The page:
Consular Special Report Embassy 51
Police chief warns of cyber crime
Crime fighting agencies globally will have to undergo a “major transformation” to combat the growing threat posed by cyber crime, a senior law enforcement officer told consuls at a recent Consular Corps meeting.
David Armond, Director of Border Policing Command at the National Crime Agency (NCA), said the organisation had set up a National Cyber Crime Unit to “stay ahead in the race” against criminals who are increasingly turning to cyberspace for their illegal activities.
“The threat from organised crime is mutating. Traditional law enforcement approaches won’t be sufficient to counter the threat of cyber crime in future and we have a limited capability globally to deal with that,” he said.
His views echoed a recent report by HM Inspectorate for the Constabulary which found that capability in the area of cyber attacks was least developed among police forces in England and Wales.
Created in October 2013, the NCA controls a budget of £450 million and has a much broader remit than the Serious Organised Crime Agency (SOCA) that it replaced. It brings together a number of agencies to combat threats to national security that include organised crime, economic crime, the exploitation of children (especially through the internet) and border crime.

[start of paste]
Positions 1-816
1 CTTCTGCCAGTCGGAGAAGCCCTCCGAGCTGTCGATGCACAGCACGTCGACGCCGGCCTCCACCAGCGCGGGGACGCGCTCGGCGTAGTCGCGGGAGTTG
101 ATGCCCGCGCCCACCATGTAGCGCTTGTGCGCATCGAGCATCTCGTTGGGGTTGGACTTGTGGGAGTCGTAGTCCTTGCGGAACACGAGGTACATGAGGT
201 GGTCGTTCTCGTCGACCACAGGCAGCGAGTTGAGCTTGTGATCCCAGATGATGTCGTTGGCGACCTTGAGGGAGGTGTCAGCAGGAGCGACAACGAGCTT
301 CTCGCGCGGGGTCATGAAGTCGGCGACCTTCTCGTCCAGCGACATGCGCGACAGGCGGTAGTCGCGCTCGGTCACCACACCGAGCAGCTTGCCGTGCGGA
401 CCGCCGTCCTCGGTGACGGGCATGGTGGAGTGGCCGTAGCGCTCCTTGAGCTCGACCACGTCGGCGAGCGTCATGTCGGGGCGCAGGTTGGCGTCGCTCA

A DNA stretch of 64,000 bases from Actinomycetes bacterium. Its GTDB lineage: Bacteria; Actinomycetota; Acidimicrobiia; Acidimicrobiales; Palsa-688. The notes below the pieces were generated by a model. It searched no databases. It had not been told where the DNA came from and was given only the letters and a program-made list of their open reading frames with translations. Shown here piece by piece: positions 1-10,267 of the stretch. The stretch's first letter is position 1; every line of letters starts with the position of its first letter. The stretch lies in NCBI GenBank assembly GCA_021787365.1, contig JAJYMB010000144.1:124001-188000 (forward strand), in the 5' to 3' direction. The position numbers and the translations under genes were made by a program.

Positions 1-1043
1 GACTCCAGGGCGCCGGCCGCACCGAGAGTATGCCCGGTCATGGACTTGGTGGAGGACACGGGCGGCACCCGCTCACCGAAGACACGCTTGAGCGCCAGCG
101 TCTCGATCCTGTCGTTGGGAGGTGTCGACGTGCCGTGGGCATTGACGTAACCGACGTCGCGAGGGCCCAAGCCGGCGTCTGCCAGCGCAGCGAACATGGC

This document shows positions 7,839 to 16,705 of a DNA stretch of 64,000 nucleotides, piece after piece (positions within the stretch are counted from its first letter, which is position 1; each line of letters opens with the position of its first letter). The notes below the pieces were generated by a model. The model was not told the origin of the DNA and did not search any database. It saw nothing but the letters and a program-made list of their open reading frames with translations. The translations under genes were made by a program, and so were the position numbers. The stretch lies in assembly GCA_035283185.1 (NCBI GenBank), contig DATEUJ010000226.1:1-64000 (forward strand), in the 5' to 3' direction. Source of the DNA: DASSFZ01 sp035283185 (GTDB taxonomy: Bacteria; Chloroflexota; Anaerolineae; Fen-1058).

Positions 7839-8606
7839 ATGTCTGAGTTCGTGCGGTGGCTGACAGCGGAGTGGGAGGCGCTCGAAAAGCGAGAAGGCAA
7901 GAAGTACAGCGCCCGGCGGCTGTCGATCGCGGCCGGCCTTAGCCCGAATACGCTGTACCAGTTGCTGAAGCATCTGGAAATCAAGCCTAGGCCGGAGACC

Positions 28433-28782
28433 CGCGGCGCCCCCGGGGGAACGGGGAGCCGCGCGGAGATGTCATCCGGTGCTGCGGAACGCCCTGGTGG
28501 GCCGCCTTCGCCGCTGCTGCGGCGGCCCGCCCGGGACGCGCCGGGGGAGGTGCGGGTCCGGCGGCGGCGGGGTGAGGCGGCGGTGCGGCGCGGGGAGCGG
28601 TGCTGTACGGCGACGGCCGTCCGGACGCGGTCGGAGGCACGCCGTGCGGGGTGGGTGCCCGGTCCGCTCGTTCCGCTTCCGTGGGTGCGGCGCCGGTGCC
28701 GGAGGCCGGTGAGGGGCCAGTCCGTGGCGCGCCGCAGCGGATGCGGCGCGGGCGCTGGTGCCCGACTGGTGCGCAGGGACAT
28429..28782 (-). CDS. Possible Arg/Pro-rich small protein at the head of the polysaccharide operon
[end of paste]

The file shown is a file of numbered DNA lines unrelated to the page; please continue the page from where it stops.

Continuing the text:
The NCA is intelligence-led, transparent and has greater powers than existed in SOCA to task other law enforcement agencies, he added.
As Director of Border Policing Command, Armond coordinates the work of other law enforcement agencies involved with the security of Britain’s borders, from the smuggling of illicit goods to trafficking people.
“Our role is to produce a joint border security threat assessment which focuses on the identification of vulnerabilities to national security through the border that can be exploited by criminals or terrorists,” he explained.
Armond added that the first line of defence was not Britain’s borders; rather it was better to disrupt crime at its source, which is why international partnerships were vital.
Britain boasts one of the largest overseas networks, with operational officers located in around 40 countries worldwide, covering 200 countries and territories.
NCA partnerships can also extend to building capacity with international law enforcement agencies in countries where there is a high threat to UK national security, such as Afghanistan or countries in Latin America.
“Organised crime exploits judicial differences and vulnerabilities at the borders. No one nation can combat this alone the only way to protect citizens is to develop trusted partnerships and to share intelligence in a way that has not been done before,” he concluded.